The General Law of commercial enterprises (Ley General de las compañías comerciales) provides investors with various types of legal entities to carry out their commercial activities. The most common corporate categories are the Sociedad Anónima and S.R.L. (short for “Sociedad de Responsabilidad Limitada,” in English LLC). The Sociedad Anónima is the equivalent of a US corporation and is designed to benefit large corporations or manufacturers through specific requirements. A Sociedad Anónima can only be established through an act of incorporation before a Notary Public.

The Sociedad Anónima must meet the following requirements:

  • The main authority is the Board of Shareholders.
  • A shareholder’s responsibility is proportional to their number of shares.
  • A Board of Directors or a single Administrator will manage the Sociedad Anónima.
  • A Commission will ensure the previous organism sticks to its duties and responsibilities.
  • Unlike a Spanish Sociedad Anónima, there is no minimum capital requirement to form social capital.
  • To establish a Sociedad Anónima, at least two shareholders are required, but there is no limit to the number of shareholders it may have. Thus, it allows for more manageable growth since it can attract more investors.
  • A shareholder can freely sell their shares without asking other shareholders for permission.
  • The Sociedad Anónima may be listed on the Mexican Stock Exchange.



Otherwise known as the Switzerland of Latin America, Panama’s business-friendly policies and political stability make this country a good expat destination. A Sociedad Anónima in Panama is regarded as a “Corporation of Shares.” There is no legal obligation to divulge the names of the shareholders, and their assets are separate from the corporations. However, under the new international banking regulations, the corporation must share the shareholder’s information with the bank at hand if the corporation has a bank account. Some of the benefits a Panamanian Sociedad Anónima offers are the following.

  • Personal assets are protected from the liabilities of the Corporation and vice versa.
  • It has a legal identity for business and civil acts.
  • An excellent option for new or ongoing business.
  • An excellent legal instrument for asset protection, including Real Estate.
  • Corporate meetings can be held anywhere on the planet.
  • The recommended capital investment is $10,000 USD, but it can be lower or higher and does not need to be paid upfront.



Despite not making it into the top 3 Latin American economies in terms of GDP, this country has a very diverse and robust business environment and is indeed one of the best countries to open a business in the region. The country specializes in services, agriculture and industry. The last sector represents 25% of GDP and employs over 20% of the working population. Agriculture employs around 9% of the working population and represents 6% of GDP, whereas the service sector employs 71% of the working population and contributes to 69% of GDP. Let us see what an Uruguayan Sociedad Anónima can offer.

  • It is ideal if you have a huge capital to start a business.
  • The responsibility the partners must face is limited. If the company incurs debt, a partner will not need to use his or her assets to pay for it. Plus, partners are exempt from liability for the company's operations, incorporation and capital increase.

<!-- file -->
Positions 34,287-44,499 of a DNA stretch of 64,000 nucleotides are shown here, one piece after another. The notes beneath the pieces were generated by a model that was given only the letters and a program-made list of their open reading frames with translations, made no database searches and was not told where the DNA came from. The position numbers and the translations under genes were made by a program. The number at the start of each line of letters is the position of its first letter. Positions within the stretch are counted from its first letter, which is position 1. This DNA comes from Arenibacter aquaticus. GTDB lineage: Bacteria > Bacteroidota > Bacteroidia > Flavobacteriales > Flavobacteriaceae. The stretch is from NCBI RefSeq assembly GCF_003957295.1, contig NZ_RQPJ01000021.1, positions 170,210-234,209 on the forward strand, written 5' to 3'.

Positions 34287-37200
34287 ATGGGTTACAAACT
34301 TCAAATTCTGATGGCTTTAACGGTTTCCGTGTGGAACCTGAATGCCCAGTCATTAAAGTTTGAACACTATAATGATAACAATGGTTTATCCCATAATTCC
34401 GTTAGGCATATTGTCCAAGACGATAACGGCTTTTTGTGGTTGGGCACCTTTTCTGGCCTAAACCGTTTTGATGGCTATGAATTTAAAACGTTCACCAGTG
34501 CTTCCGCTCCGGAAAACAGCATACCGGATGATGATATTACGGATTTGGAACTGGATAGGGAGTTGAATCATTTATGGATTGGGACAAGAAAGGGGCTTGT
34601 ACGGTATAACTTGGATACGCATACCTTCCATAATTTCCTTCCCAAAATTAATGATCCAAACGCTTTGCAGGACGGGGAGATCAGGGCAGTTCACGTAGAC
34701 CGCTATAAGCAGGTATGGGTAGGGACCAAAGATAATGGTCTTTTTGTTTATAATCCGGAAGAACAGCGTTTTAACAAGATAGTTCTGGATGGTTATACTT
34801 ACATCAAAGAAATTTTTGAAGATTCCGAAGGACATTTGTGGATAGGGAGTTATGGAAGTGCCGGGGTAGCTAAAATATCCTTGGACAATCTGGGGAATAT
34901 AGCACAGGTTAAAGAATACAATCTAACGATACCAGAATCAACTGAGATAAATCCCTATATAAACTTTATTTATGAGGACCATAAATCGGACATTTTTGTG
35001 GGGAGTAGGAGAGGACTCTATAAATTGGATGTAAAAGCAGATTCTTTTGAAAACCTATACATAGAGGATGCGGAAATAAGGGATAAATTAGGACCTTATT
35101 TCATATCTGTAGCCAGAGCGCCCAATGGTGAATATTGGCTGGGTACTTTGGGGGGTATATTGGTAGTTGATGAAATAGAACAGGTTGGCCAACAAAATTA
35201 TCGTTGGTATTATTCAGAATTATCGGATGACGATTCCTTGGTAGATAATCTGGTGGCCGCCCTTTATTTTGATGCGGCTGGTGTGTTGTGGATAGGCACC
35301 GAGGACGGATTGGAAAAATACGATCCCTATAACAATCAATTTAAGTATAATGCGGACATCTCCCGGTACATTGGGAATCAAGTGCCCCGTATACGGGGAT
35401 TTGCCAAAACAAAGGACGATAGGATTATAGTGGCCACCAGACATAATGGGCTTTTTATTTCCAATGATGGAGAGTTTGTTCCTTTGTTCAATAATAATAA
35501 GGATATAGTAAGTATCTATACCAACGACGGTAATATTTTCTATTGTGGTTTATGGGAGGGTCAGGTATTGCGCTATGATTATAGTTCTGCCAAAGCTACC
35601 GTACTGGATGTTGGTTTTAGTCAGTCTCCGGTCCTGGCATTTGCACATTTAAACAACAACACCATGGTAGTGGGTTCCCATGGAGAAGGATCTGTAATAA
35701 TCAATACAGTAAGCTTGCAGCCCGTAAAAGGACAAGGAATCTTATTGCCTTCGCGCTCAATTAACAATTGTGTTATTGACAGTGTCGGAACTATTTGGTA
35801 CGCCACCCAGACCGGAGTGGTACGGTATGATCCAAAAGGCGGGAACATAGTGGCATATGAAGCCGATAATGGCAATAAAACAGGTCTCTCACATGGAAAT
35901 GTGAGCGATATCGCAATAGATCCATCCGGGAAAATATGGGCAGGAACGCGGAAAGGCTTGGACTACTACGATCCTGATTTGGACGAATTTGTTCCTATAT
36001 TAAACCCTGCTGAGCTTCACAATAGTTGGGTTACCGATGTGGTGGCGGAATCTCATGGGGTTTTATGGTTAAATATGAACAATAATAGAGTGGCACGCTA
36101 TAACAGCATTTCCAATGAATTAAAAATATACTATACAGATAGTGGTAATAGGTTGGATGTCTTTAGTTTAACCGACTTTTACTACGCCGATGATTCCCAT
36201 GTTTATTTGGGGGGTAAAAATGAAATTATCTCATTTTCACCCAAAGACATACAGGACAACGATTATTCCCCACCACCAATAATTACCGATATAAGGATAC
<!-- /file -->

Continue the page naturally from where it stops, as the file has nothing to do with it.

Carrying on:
• If the Sociedad Anónima is open, partners can sell their shares to other investors. 
  • A partner can be an Uruguayan or a foreigner. 
  • The corporation requires a minimum capital of 18,000,000 pesos (over $450,000 USD) to set it up.
  • It requires a more complex set of legal procedures to start operating. Therefore, it is reserved for substantial entrepreneurial projects.
  • It requires a shareholder's board meeting to be held at least once a year.



Panama City

Panama City


Spain is indeed an aggressive country in terms of taxation, and it is tough for regular Spanish citizens to establish a Sociedad Anónima. However, if you need to operate in Spain and have the required capital, a Sociedad Anónima will provide you with some benefits. As for Latin America, since there are multiple countries, I wanted to show you how the Sociedad Anónima structure works in three of the most notable in the region.

Mexico is indeed a country with much potential, and its geographical position helps greatly. Its own Sociedad Anónima is a good option for large corporations and is less restrictive than a Spanish one. Panama is a significant player in the financial services industry. As such, its particular Sociedad Anónima will be an excellent option for doing business and protecting various assets.

Finally, a Sociedad Anónima in Uruguay is more costly but fantastic if you have a huge capital to start with, especially to work on a project related to the service or industrial sectors. If you need help getting started, you can always contact Expat Money, and I will be happy to help you with your investments and growing your assets.


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Mikkel Thorup

Written by Mikkel Thorup

Mikkel Thorup is the world’s most sought-after expat consultant. He focuses on helping high-net-worth private clients to legally mitigate tax liabilities, obtain a second residency and citizenship, and assemble a portfolio of foreign investments including international real estate, timber plantations, agricultural land and other hard-money tangible assets. Mikkel is the Founder and CEO at Expat Money®, a private consulting firm started in 2017. He hosts the popular weekly podcast, the Expat Money Show, and wrote the definitive #1-Best Selling book Expat Secrets - How To Pay Zero Taxes, Live Overseas And Make Giant Piles Of Money, and his second book: Expats Guide On Moving To Mexico.